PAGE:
We can see another example of this here, with the centre back playing the ball and moving behind the second line. We can see again Stuttgart don’t occupy this space, with the ball carrier actually telling the striker to stay and not drop deep, and then plays the ball wide. Phillips can then receive while facing forward.
This final example in this section shows the use of this half-space is common, and again we can see the principle of arriving into space and receiving, rather than waiting in space to receive. We know that’s what happened because of his body orientation, again. There is then a 4v6 overload in Stuttgart’s favour in the middle.
All of these examples also indirectly show the extreme rotations Walter’s side make throughout the game, but this is much easier to capture using video analysis. Players in defence rotate in the backline as shown and move forward, where they are covered by a central midfielder at times. Players who occupy the opposition backline also consistently rotate as shown, in order to create space for each other by vacating and entering space.
Third man runs
For all the fluidity of the side they do still maintain a structure around a pass which allows them to play third man passes to progress. Stuttgart’s rotations still offer depth, width and height in their shape in order to progress, as we can see in the examples below.
Here, the ball is played inside on a diagonal, and the wide player immediately starts his run in behind. The width of this player also allows for more space to be created in the middle for the player receiving, and the player positioned behind him could even continue his run to commit more players to the attack. A simple but extremely effective way of getting in behind.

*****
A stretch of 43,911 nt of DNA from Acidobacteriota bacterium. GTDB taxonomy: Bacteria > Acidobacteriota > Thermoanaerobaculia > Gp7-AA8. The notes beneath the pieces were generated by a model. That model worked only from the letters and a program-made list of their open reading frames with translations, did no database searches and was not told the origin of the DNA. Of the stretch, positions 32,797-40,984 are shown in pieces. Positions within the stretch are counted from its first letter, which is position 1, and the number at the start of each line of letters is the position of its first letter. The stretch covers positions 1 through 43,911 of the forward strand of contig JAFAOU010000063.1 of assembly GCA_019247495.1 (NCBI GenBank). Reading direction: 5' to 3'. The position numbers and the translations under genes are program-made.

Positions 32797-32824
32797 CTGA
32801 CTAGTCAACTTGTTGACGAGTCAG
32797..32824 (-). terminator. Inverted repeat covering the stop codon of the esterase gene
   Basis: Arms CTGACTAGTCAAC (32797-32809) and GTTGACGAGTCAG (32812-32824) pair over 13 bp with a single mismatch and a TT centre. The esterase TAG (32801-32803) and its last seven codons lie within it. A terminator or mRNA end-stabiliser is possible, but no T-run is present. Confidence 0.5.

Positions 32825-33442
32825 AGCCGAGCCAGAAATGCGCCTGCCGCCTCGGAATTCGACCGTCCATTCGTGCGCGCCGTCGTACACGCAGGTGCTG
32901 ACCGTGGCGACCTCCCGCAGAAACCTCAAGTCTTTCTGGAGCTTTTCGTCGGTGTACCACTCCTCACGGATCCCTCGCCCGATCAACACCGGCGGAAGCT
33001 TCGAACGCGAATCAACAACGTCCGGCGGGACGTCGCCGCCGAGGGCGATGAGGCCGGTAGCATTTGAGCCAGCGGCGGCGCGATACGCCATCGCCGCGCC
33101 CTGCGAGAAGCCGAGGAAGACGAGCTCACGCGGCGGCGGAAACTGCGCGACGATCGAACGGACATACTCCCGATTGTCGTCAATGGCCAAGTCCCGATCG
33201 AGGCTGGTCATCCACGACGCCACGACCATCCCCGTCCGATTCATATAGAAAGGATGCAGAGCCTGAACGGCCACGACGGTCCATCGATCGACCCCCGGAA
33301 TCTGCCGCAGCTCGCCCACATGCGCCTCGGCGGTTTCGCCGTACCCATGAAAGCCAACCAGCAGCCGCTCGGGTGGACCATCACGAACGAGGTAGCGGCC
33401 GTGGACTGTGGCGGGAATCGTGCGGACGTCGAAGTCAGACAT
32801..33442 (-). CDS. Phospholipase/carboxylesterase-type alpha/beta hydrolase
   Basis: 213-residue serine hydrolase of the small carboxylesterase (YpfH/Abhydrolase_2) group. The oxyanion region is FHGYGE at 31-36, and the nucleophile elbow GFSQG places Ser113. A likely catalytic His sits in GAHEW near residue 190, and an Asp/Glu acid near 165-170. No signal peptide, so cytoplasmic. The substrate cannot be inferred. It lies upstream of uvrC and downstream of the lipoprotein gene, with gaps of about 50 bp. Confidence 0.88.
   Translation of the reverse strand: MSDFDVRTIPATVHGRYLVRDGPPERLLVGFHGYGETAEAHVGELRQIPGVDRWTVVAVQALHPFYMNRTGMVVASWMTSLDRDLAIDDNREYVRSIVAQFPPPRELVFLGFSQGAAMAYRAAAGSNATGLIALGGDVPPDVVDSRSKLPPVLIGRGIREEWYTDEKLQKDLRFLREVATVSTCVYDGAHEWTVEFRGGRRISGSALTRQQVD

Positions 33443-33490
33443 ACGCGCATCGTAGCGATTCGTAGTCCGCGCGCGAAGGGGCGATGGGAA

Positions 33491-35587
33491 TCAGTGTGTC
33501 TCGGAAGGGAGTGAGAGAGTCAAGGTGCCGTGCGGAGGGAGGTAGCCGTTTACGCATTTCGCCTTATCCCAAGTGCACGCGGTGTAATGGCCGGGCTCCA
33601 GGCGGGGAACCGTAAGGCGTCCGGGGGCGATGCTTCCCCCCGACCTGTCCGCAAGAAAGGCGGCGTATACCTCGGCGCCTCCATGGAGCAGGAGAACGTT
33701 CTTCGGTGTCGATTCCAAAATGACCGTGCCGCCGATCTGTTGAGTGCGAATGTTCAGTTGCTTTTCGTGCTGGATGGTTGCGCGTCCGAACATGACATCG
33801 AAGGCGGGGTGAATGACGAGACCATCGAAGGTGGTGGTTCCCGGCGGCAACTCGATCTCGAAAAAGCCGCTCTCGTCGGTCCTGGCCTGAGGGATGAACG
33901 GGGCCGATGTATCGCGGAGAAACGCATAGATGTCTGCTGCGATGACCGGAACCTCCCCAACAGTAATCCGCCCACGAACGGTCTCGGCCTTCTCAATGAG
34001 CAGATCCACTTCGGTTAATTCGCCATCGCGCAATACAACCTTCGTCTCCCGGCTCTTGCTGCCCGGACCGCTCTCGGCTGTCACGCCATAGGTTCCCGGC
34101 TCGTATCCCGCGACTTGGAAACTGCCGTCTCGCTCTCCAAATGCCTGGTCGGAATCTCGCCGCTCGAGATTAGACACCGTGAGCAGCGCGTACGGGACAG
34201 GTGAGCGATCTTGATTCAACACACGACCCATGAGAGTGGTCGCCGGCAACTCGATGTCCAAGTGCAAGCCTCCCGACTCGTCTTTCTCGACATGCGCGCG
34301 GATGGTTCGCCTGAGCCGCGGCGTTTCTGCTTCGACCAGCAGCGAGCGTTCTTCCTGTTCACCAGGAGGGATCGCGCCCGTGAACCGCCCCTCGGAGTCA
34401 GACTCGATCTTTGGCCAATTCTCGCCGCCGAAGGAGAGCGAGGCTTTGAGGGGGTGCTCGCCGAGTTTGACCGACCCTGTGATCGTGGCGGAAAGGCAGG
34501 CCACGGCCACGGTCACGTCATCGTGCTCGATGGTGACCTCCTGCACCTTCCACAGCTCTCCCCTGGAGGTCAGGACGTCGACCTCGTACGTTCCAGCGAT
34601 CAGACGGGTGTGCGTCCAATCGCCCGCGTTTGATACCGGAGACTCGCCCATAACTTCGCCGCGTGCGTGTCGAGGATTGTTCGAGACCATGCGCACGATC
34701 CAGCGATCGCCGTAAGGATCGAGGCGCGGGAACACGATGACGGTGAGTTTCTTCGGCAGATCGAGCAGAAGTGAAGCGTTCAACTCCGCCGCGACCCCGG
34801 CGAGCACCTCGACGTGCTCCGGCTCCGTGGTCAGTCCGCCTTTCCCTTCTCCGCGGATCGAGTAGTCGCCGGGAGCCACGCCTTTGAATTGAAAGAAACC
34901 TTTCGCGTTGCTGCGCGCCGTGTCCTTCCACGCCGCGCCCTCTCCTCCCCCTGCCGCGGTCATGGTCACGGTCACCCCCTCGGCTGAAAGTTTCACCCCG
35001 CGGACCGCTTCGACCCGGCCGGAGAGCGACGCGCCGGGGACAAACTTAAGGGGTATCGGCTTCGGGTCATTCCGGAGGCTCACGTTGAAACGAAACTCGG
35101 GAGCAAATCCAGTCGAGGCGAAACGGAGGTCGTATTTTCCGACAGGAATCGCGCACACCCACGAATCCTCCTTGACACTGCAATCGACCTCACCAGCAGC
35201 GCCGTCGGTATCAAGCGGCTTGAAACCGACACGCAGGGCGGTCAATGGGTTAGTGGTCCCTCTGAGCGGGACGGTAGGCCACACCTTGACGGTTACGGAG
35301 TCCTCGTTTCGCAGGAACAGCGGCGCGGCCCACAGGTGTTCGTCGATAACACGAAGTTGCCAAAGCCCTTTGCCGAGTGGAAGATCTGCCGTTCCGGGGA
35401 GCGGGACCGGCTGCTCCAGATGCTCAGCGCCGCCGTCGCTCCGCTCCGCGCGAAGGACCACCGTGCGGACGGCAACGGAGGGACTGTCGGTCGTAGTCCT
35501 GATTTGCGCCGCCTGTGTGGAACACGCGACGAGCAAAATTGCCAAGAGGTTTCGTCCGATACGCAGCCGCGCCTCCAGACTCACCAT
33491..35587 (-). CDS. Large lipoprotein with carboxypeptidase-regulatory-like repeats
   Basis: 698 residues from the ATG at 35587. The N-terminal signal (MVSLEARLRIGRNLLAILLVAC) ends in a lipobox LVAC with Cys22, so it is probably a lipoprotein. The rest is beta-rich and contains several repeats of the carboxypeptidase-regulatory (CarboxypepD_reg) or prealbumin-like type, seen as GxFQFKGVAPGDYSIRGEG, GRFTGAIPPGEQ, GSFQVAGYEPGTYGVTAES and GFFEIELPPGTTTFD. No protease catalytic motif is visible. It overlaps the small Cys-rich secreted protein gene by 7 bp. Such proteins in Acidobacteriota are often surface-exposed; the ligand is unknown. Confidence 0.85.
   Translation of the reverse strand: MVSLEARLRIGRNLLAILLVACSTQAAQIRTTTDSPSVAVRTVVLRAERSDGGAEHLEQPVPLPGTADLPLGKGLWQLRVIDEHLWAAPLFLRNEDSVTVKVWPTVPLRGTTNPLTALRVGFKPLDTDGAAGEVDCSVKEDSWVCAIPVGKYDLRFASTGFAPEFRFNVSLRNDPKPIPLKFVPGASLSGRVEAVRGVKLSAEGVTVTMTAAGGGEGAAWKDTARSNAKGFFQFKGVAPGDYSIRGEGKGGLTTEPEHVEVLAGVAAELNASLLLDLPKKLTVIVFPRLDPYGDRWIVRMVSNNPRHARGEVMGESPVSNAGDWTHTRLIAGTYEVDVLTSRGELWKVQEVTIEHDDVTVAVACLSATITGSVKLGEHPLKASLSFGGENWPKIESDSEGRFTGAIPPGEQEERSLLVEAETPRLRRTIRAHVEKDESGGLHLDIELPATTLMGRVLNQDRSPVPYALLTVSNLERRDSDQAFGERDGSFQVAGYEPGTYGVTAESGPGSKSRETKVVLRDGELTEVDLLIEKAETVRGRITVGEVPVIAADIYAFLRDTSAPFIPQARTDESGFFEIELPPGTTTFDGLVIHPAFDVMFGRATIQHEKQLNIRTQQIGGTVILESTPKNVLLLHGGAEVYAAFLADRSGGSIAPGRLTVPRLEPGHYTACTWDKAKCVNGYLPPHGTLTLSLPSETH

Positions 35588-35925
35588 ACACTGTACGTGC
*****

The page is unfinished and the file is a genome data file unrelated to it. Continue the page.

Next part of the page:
Here we can see another third man pass, which is extremely well worked. Here, two players commit to the wide areas, and also commit their two markers, which opens up space to play inside to the striker, providing height in the play. There is then a rotation between the two wide players, with the player furthest from the striker sprinting into the central space created and receiving the ball from the striker Mario Gómez.
All of this extremely expansive build-up can cause problems to the counter-pressing structure of the side, and as a result Stuttgart do concede lots of counter-attacking goals. While the lack of a pivot player does help Stuttgart to progress up the pitch, it does upset their counter-press, as we can see in the example below.